Pine bark and bilberry are among the newest nutrients used to fight glaucoma, but research has long supported the use of antioxidants to counter the oxidative damage caused by glaucoma. Dietary antioxidants have been shown to protect retinal ganglion cells against damage. Antioxidants include glutathione, lutein, zeaxanthin, zinc, vitamin A, vitamin C, vitamin E, beta-carotene, bioflavonoids, EGCG from green tea, and curcumin, among others.

Laboratory studies show that antioxidant treatment helps mitigate risk factors for glaucoma (Zhou 1998). Research into epigallocatechin-gallate (EGCG), a powerful antioxidant found in green tea, for example, shows a potential impact on the physiology of retinal cells in patients with glaucoma (Falsini 2009). The researchers used electrical measurements of retinal activity to show the effect.

Most scientists agree that more research is needed to understand the role of antioxidants in preventing or treating glaucoma and to determine effects of different doses and combinations of antioxidants in food and food supplements. Vitamin C and bioflavonoids in combination, for example, are thought to preserve the structure and function of blood vessels, which may improve blood flow to the retina and optic nerve to prevent glaucoma or slow decline in vision.

Vitamin C is also used in the formation of collagen, which gives strength and structure to tissues in the body. In the eye, collagen helps maintain the integrity of blood vessels and the trabecular meshwork. A recent study found that vitamin C serum levels were significantly lower in normal-tension glaucoma patients than in healthy controls (Yuki 2010).

Vitamin A is necessary for the formation of rhodopsin, a pigmented compound in specialized retinal cells the retina which allow the eye to see in low light. The eyes are strong indicators of vitamin A deficiency, becoming dry, itchy, or inflamed, and experiencing night blindness when levels are insufficient (Zanon-Moreno 2011). Most anyone taking a multivitamin supplement will not be deficient in vitamin A.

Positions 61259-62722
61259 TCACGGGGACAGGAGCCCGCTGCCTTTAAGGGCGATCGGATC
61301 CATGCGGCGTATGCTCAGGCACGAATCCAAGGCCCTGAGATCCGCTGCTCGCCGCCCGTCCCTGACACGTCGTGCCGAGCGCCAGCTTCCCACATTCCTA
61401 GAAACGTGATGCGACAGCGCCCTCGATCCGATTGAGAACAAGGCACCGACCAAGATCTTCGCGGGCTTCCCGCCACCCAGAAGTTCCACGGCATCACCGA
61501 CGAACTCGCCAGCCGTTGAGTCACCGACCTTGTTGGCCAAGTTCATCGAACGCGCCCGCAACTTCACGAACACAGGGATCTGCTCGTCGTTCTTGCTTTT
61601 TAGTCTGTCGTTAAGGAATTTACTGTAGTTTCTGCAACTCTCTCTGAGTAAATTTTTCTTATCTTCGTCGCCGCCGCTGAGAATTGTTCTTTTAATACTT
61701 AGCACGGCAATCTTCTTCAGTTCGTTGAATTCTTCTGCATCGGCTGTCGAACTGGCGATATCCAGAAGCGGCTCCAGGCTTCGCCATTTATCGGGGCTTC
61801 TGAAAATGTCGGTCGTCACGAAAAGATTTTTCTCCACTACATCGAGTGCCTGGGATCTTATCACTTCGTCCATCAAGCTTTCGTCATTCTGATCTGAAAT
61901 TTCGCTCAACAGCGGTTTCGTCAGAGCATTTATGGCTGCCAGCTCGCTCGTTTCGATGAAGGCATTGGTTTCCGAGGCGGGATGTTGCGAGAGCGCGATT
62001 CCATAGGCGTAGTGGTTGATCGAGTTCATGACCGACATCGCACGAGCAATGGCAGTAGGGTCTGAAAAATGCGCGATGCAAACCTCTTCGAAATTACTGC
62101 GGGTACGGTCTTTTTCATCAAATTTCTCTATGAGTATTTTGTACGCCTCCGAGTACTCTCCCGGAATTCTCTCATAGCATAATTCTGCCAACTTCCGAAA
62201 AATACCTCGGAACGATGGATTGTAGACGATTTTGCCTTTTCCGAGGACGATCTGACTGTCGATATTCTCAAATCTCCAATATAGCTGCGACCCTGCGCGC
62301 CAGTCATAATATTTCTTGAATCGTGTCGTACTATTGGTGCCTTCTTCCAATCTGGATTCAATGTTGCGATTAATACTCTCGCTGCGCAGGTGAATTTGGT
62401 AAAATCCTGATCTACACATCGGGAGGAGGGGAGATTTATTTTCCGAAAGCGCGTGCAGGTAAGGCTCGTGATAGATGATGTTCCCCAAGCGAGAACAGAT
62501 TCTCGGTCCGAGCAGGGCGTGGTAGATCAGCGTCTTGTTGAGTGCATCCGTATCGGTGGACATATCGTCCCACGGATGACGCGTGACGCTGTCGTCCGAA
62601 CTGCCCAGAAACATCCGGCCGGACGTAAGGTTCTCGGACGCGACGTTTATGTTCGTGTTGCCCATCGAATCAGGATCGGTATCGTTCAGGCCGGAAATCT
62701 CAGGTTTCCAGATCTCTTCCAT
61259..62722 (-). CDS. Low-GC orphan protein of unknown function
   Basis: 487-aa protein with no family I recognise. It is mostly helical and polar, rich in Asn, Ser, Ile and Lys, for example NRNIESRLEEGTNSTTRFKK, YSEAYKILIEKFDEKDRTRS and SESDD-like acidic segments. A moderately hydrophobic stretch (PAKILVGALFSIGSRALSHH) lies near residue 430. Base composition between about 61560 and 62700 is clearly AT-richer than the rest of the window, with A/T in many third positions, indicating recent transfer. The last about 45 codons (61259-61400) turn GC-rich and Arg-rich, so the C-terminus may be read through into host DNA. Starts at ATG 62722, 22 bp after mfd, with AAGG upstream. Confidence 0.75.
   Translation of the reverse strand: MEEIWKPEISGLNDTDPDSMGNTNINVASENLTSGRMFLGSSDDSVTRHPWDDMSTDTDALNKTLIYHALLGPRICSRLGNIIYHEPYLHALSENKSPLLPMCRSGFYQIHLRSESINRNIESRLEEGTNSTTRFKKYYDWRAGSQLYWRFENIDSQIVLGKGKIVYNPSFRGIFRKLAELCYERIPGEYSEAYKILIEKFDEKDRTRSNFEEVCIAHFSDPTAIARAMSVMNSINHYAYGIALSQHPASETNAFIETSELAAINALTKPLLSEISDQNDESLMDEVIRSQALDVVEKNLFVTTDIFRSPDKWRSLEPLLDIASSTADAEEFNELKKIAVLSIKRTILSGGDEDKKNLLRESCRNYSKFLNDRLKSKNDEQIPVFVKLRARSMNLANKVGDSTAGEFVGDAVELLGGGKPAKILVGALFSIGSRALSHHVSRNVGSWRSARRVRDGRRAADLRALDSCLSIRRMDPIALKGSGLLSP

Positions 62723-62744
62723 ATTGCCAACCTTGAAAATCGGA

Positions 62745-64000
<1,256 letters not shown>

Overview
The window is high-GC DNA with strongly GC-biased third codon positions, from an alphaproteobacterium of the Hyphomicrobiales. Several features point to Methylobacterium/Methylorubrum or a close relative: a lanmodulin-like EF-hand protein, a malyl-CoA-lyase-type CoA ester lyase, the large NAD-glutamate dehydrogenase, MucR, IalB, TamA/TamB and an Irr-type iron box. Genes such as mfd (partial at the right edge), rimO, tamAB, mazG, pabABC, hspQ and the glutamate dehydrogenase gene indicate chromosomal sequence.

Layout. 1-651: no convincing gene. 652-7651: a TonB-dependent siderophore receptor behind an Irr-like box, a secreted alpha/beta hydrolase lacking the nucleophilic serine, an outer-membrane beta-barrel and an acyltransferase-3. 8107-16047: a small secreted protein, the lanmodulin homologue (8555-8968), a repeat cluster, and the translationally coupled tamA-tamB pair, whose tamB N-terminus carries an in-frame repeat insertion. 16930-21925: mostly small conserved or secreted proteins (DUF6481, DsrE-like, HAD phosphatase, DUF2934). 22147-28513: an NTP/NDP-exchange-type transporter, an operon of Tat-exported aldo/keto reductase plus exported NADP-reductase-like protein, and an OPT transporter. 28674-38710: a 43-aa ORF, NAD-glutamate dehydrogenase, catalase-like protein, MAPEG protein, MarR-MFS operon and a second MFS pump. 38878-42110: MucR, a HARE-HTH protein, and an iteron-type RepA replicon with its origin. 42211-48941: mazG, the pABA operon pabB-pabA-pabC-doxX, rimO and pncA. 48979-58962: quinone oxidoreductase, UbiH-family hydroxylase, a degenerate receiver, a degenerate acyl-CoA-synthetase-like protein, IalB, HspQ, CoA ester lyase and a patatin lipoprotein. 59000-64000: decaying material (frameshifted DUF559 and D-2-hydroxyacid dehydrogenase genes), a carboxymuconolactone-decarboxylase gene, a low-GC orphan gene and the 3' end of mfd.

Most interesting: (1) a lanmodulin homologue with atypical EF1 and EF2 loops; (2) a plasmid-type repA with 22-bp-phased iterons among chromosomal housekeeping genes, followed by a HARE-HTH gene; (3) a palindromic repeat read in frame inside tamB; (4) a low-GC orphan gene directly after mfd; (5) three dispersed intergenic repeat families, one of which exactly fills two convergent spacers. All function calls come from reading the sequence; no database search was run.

Vitamin A can be obtained through food (green leafy vegetables, liver, kidney, egg yolks, butter, fortified dairy products, cold-liver oil, and orange-colored foods, for example) or supplemental beta-carotene. Beta carotene is a pro-vitamin of vitamin A. It is converted, as needed, into vitamin A in the liver or during intestinal absorption.

Ginkgo biloba

Ginkgo biloba extract has been studied as a neuroprotector of retinal ganglion cells in glaucoma due to its ability to open (dilate) blood vessels and its antioxidant effect. Along with oxidative stress and high IOP, blood vessel inadequacy has also been proposed as a contributor to glaucoma, especially in normal tension glaucoma.

Ginkgo biloba has been shown to increase blood volume and velocity of blood flow in the eyes of healthy people (Park 2011). In patients with normal tension glaucoma, studies show that it improves visual field loss (Park 2004; Kim 2004). These encouraging findings will hopefully lead to more research.

Coleus forskohlii

Coleus forskohlii is one of 200 varieties of the plant Coleus (Solenostemnon) found around the world. The therapeutic ingredient in Coleus forskohlii is found in its root, which was used originally in a paste form for treating a variety of disorders including cardiovascular conditions because of its vasodilating effect. In vitro studies show its significant antioxidant properties (Khatun 2011). In clinical studies involving both animals and humans, a special preparation of Coleus forskohlii, applied directly to the eye, was shown to reduce IOP by increasing intraocular circulation and decreasing aqueous humor inflow into the posterior cavity (Caprioli 1984; Hartman 1988). Benefits were observed about an hour after application and remained significant for at least 5 hours.